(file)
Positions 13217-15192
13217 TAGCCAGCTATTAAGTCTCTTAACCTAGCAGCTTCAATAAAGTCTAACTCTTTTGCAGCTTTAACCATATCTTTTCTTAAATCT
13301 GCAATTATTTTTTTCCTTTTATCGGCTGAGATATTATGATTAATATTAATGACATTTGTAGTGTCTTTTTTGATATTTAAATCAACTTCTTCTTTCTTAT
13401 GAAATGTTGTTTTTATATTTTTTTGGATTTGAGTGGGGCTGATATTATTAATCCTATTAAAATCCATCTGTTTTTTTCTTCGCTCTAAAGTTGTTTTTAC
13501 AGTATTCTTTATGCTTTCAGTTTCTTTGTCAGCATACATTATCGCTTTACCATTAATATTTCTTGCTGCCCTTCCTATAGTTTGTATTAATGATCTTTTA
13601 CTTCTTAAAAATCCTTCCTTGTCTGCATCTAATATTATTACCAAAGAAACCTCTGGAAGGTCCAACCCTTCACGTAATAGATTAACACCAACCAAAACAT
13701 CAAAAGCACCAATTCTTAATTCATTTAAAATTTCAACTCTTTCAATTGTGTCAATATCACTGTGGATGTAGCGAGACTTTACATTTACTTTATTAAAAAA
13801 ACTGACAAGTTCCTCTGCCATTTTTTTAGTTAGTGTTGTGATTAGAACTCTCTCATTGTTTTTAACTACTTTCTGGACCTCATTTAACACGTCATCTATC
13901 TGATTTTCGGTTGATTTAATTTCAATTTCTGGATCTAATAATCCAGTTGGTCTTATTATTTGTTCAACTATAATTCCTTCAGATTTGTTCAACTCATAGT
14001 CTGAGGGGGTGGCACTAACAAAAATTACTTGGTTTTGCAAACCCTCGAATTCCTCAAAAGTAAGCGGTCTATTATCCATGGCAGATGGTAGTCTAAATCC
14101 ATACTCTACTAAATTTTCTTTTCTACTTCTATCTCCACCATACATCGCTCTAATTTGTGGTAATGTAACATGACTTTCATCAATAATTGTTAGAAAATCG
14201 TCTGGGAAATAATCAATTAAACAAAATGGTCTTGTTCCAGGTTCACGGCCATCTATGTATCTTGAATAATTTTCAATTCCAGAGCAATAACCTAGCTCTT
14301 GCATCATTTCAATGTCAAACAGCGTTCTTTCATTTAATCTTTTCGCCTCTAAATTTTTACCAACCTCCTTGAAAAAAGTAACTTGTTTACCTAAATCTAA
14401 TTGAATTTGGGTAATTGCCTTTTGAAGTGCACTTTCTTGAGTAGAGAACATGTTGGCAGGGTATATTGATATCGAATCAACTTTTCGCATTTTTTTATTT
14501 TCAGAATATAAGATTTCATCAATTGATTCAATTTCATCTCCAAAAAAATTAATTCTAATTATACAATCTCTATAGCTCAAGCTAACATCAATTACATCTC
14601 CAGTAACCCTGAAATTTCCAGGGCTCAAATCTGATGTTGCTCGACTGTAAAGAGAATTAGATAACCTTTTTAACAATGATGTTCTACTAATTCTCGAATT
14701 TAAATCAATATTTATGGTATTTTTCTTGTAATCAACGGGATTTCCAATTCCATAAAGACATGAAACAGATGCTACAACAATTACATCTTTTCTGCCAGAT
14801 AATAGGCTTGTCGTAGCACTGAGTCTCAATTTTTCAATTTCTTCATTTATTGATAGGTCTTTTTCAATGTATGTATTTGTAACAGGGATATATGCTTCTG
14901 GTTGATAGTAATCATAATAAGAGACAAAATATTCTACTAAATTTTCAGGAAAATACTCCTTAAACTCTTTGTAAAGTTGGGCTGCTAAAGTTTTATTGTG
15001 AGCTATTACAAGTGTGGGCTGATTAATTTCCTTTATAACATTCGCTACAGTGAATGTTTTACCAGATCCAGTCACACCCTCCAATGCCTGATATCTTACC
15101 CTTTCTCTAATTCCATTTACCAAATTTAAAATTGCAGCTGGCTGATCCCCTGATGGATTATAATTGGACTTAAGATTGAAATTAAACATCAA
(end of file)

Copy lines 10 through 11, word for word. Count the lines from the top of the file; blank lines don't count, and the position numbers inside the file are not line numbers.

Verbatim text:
14001 CTGAGGGGGTGGCACTAACAAAAATTACTTGGTTTTGCAAACCCTCGAATTCCTCAAAAGTAAGCGGTCTATTATCCATGGCAGATGGTAGTCTAAATCC
14101 ATACTCTACTAAATTTTCTTTTCTACTTCTATCTCCACCATACATCGCTCTAATTTGTGGTAATGTAACATGACTTTCATCAATAATTGTTAGAAAATCG